Despite a half-century of panic, humanity is not on an irrevocable path to ecological suicide. The fear of resource shortages is misconceived. So is the misanthropic environmentalism that sees modern humans as vile despoilers of a pristine planet. An enlightened environmentalism recognizes that humans need to use energy to lift themselves out of the poverty to which entropy and evolution consign them. It seeks the means to do so with the least harm to the planet and the living world. History suggests that this modern, pragmatic, and humanistic environmentalism can work. As the world gets richer and more tech-savvy, it dematerializes, decarbonizes, and densifies, sparing land and species. As people get richer and better educated, they care more about the environment, figure out ways to protect it, and are better able to pay the costs. Many parts of the environment are rebounding, emboldening us to deal with the admittedly severe problems that remain.
First among them is the emission of greenhouse gases and the threat they pose of dangerous climate change. People sometimes ask me whether I think that humanity will rise to the challenge or whether we will sit back and let disaster unfold. For what it’s worth, I think we’ll rise to the challenge, but it’s vital to understand the nature of this optimism. The economist Paul Romer distinguishes between complacent optimism, the feeling of a child waiting for presents on Christmas morning, and conditional optimism, the feeling of a child who wants a treehouse and realizes that if he gets some wood and nails and persuades other kids to help him, he can build one. We cannot be complacently optimistic about climate change, but we can be conditionally optimistic. We have some practicable ways to prevent the harms and we have the means to learn more. Problems are solvable. That does not mean that they will solve themselves, but it does mean that we can solve them if we sustain the benevolent forces of modernity that have allowed us to solve problems so far, including societal prosperity, wisely regulated markets, international governance, and investments in science and technology.
Chapter 11, on Peace, gives data on the decline in the number of major wars between nations.
In fact, war may be just another obstacle an enlightened species learns to overcome, like pestilence, hunger, and poverty. Though conquest may be tempting over the short term, it’s ultimately better to figure out how to get what you want without the costs of destructive conflict and the inherent hazards of living by the sword, namely that if you are a menace to others you have given them an incentive to destroy you first. Over the long run, a world in which all parties refrain from war is better for everyone. Inventions such as trade, democracy, economic development, peacekeeping forces, and international law and norms are tools that help build that world.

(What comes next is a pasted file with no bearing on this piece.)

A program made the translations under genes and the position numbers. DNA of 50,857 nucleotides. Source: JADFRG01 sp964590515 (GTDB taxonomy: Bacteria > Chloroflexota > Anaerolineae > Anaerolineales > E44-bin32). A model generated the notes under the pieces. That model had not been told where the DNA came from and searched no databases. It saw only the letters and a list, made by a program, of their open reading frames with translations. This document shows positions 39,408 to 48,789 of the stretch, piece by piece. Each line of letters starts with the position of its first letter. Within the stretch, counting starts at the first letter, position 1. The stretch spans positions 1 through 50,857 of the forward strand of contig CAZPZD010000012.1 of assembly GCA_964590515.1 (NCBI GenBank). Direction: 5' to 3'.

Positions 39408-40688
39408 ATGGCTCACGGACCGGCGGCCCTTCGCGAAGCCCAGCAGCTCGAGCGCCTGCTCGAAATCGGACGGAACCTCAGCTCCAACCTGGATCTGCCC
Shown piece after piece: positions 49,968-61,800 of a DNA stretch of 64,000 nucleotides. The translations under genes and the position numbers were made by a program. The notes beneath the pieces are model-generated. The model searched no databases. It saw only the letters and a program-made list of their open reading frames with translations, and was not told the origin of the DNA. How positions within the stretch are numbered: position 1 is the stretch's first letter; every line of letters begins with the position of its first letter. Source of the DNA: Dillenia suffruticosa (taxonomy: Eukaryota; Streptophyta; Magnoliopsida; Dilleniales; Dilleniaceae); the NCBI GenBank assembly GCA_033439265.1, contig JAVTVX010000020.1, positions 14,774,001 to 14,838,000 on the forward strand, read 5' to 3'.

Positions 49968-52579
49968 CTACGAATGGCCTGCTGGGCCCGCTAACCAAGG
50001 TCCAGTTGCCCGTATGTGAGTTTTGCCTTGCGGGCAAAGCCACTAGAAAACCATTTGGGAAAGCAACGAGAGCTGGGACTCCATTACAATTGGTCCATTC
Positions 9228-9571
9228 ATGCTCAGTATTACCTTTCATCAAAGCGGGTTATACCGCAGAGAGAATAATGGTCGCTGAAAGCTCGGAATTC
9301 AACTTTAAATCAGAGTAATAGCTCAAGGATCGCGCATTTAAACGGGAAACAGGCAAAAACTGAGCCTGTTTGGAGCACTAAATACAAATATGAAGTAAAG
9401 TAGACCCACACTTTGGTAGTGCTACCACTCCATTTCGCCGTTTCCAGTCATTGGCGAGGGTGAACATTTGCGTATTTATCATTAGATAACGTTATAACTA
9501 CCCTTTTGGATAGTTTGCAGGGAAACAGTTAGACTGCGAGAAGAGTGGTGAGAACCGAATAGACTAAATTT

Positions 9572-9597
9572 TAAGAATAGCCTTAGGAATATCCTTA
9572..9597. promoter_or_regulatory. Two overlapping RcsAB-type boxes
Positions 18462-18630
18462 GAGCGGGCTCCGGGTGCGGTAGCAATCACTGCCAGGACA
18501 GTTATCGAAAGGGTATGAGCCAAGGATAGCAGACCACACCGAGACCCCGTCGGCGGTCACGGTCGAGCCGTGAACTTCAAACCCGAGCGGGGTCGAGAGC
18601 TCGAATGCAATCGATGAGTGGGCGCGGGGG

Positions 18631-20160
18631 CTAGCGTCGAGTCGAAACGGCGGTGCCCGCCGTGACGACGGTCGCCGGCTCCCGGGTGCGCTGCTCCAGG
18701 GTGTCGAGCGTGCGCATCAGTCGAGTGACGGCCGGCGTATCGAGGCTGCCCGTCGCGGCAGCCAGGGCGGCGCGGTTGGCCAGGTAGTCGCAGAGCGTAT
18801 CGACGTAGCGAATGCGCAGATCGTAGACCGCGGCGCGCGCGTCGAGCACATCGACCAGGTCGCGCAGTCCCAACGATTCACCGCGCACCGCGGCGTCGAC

Chapter 12 on Safety discusses decreases in the risk of death from almost everything…homicides, crime, car accidents, being pedestrian, flying, etc.
Like other forms of progress, the ascent of safety was led by some heroes, but it was also advanced by a motley of actors who pushed in the same direction inch by inch: grassroots activists, paternalistic legislators, and an unsung cadre of inventors, engineers, policy wonks, and number-crunchers. Though we sometimes chafe at the false alarms and the nanny-state intrusions, we get to enjoy the blessings of technology without the threats to life and limb.
Chapter 12 on Terrorism notes that death rates from terrorism remain unchanged over the past 45 years, despite up and down blips, and that the number of death from terrorism is very small compared with homicides and vehicular and other accidents.
Over the long run, terrorist movements sputter out as their small-scale violence fails to achieve their strategic goals, even as it causes local misery and fear.21 It happened to the anarchist movements at the turn of the20th century (after many bombings and assassinations), it happened to the Marxist and secessionist groups in the second half of the 20th century, and it will almost certainly happen to ISIS in the 21st. We may never drive the already low numbers of terrorist casualties to zero, but we can remember that terror about terrorism is a sign not of how dangerous our society has become, but of how safe.
Chapter 14 on Democracy has some interesting points:
Why has the tide of democratization repeatedly exceeded expectations? The various backslidings, reversals, and black holes for democracy have led to theories which posit onerous prerequisites and an agonizing ordeal of democratization. (This serves as a convenient pretext for dictators to insist that their countries are not ready for it, like the revolutionary leader in Woody Allen’s Bananas who upon taking power announces, “These people are peasants. They are too ignorant to vote.”) The awe is reinforced by a civics-class idealization of democracy in which an informed populace deliberates about the common good and carefully selects leaders who carry out their preference.